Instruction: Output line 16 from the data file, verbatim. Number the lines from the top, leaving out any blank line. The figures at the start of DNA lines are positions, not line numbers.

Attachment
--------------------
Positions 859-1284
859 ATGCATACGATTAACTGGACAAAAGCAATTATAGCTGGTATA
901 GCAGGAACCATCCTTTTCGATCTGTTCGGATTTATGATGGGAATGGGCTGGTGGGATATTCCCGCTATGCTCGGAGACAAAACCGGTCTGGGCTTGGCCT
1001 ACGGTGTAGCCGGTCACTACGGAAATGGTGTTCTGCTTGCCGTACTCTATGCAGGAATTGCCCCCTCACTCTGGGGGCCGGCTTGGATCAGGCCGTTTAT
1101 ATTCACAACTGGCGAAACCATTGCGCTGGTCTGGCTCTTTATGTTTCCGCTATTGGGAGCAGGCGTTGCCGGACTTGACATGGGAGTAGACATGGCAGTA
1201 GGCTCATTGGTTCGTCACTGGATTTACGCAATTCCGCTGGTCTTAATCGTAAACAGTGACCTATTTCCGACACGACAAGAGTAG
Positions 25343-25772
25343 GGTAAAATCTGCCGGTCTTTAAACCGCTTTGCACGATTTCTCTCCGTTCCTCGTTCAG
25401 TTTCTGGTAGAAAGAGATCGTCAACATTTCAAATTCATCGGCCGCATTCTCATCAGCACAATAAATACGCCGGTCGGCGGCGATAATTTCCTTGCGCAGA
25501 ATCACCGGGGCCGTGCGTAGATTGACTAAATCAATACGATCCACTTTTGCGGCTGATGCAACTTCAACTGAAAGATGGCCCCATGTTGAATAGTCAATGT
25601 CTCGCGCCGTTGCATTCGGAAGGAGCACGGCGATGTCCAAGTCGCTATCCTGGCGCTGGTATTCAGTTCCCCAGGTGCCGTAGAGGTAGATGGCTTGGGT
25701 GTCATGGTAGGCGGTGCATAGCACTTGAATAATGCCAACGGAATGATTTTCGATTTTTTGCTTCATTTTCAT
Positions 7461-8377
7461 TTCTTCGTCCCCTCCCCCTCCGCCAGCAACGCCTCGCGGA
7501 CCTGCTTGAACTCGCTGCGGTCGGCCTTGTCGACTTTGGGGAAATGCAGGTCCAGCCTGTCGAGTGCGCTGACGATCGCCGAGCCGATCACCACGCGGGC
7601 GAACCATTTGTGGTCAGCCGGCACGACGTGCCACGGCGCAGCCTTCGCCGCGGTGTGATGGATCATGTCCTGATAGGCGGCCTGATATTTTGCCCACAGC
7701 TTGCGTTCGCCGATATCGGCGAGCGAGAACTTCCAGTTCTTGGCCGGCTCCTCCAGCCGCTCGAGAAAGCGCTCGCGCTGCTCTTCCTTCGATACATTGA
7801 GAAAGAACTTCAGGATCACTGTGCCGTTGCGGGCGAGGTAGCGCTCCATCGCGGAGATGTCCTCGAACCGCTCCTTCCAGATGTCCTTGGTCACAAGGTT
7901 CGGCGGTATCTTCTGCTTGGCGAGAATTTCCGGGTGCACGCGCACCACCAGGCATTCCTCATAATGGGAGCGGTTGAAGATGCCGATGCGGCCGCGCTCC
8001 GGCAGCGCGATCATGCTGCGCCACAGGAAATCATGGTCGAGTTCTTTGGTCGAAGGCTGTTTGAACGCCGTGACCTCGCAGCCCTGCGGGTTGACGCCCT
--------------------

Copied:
7601 GAACCATTTGTGGTCAGCCGGCACGACGTGCCACGGCGCAGCCTTCGCCGCGGTGTGATGGATCATGTCCTGATAGGCGGCCTGATATTTTGCCCACAGC